AUGUSTA — A group of Republican lawmakers led by former Maine Senate President Rick Bennett is asking Secretary of State Matt Dunlap to strike the word “insurance” from a ballot question that will ask voters in November to expand the state’s Medicaid program under the federal Affordable Care Act.
Bennett, also a former chairman of the Maine Republican Party, said at a news conference Tuesday that the proposed question, which is currently under a public comment period, should describe the expansion as either “taxpayer-funded health benefits” or as “government-funded health benefits” but not as insurance.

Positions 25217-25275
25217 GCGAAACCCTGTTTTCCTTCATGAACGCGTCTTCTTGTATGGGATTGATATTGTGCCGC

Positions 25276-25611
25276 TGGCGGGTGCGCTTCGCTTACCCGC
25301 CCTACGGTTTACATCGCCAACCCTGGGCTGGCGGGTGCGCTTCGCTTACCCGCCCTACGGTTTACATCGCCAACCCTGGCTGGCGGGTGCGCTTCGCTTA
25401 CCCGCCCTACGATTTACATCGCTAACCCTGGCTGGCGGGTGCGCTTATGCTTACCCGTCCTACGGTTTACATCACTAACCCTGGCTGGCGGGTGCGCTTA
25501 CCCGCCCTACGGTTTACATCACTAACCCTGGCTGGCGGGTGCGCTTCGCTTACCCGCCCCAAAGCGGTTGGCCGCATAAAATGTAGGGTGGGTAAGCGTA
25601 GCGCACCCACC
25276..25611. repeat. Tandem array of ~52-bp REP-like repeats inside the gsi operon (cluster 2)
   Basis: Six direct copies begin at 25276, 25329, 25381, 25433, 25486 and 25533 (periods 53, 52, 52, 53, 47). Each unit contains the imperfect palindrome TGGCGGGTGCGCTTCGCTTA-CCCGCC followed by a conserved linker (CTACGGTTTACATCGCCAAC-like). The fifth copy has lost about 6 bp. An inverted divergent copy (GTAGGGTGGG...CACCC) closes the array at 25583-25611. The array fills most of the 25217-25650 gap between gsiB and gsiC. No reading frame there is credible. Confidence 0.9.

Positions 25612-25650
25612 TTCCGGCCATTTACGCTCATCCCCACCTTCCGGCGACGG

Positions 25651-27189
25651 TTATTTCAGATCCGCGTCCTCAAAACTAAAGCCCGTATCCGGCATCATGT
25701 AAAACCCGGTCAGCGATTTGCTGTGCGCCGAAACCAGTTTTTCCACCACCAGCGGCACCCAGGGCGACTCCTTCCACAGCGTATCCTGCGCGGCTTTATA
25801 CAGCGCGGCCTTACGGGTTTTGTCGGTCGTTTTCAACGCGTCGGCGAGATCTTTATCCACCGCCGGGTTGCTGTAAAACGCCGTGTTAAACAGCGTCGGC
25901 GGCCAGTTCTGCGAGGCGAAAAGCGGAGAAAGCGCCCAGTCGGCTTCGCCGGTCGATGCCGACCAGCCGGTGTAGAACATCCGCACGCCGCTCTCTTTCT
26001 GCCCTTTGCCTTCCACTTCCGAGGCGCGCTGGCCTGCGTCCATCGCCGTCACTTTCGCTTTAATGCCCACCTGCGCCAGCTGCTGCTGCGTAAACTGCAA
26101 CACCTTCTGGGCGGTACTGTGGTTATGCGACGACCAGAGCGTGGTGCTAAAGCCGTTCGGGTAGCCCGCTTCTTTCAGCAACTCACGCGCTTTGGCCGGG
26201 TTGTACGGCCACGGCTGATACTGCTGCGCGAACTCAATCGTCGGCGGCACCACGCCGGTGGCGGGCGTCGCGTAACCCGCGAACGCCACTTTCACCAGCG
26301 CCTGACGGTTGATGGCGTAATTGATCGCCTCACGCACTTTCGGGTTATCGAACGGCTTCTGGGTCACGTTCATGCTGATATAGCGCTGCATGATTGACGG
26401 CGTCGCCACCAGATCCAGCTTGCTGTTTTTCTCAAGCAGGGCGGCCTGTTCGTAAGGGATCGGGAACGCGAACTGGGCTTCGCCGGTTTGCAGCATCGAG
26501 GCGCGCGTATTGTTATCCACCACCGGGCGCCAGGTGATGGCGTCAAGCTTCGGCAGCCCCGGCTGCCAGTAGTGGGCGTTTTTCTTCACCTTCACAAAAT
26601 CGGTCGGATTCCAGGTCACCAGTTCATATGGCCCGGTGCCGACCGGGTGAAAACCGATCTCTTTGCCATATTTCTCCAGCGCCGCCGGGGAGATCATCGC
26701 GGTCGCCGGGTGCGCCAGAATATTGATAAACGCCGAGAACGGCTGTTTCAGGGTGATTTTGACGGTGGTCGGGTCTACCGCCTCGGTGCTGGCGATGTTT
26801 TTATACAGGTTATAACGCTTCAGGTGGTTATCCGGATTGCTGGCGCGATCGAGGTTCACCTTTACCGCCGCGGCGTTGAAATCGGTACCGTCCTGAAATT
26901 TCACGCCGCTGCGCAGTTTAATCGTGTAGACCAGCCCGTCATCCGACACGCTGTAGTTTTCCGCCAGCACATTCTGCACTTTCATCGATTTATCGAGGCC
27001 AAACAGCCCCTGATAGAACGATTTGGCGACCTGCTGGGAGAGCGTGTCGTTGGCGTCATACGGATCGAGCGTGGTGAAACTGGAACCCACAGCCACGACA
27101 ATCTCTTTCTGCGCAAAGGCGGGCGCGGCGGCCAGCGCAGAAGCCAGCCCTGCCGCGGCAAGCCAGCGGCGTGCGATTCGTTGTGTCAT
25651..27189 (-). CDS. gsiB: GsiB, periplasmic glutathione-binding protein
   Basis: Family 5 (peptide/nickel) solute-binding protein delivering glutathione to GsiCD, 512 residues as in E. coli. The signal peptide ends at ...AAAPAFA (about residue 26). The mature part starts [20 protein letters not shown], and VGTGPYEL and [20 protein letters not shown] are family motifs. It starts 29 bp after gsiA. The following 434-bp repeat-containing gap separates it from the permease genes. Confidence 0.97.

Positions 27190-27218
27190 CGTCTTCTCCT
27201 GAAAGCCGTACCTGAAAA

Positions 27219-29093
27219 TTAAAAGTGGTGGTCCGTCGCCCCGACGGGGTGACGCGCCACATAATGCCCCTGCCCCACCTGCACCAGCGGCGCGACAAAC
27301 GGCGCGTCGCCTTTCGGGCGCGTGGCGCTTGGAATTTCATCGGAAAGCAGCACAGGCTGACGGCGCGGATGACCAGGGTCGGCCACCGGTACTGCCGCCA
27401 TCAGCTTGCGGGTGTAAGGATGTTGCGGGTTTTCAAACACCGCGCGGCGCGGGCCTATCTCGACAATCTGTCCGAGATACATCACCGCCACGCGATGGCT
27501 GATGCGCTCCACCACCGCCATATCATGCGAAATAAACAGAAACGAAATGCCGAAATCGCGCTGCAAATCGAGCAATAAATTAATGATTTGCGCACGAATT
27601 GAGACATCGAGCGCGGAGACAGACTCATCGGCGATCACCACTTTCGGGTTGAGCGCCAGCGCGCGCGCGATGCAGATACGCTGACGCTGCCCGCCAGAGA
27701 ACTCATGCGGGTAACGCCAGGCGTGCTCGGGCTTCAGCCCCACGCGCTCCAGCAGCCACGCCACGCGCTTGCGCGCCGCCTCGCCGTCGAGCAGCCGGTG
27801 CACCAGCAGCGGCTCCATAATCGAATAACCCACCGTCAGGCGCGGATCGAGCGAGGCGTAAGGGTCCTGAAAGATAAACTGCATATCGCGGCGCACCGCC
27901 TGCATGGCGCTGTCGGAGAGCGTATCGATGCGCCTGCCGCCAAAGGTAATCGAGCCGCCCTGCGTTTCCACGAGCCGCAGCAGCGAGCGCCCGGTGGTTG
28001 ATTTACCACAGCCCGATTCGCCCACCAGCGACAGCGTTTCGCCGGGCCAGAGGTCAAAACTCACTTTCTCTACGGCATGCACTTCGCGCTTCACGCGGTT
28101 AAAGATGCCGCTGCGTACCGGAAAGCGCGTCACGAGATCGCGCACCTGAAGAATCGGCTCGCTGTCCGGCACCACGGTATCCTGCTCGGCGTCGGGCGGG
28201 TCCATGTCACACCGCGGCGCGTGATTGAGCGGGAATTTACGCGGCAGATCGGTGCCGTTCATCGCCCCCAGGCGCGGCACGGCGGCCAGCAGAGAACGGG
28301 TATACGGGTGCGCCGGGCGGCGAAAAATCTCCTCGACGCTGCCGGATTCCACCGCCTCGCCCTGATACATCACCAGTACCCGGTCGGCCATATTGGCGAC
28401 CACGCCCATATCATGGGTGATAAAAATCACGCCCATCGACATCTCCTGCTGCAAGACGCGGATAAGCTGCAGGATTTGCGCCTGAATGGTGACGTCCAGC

But supporters of the expansion said there was little question that Medicaid is a health insurance program for the poor, even though opponents prefer to label it “medical welfare.”
Bennett said Tuesday’s event was not the launch of an opposition campaign but an effort to draw attention to a four-page letter he and expansion opponents had sent to Dunlap asking him to consider a wording change to the ballot question. The question now reads:
“Do you want Maine to provide health insurance through Medicaid for qualified adults under the age of 65 with incomes at or below 138 percent of the federal poverty line (which is now about $16,000 for a single person and $22,000 for a family of two)?”
Currently, 19- and 20-year-olds, individuals with disabilities, the elderly and certain low-income parents qualify for Medicaid, which operates as MaineCare.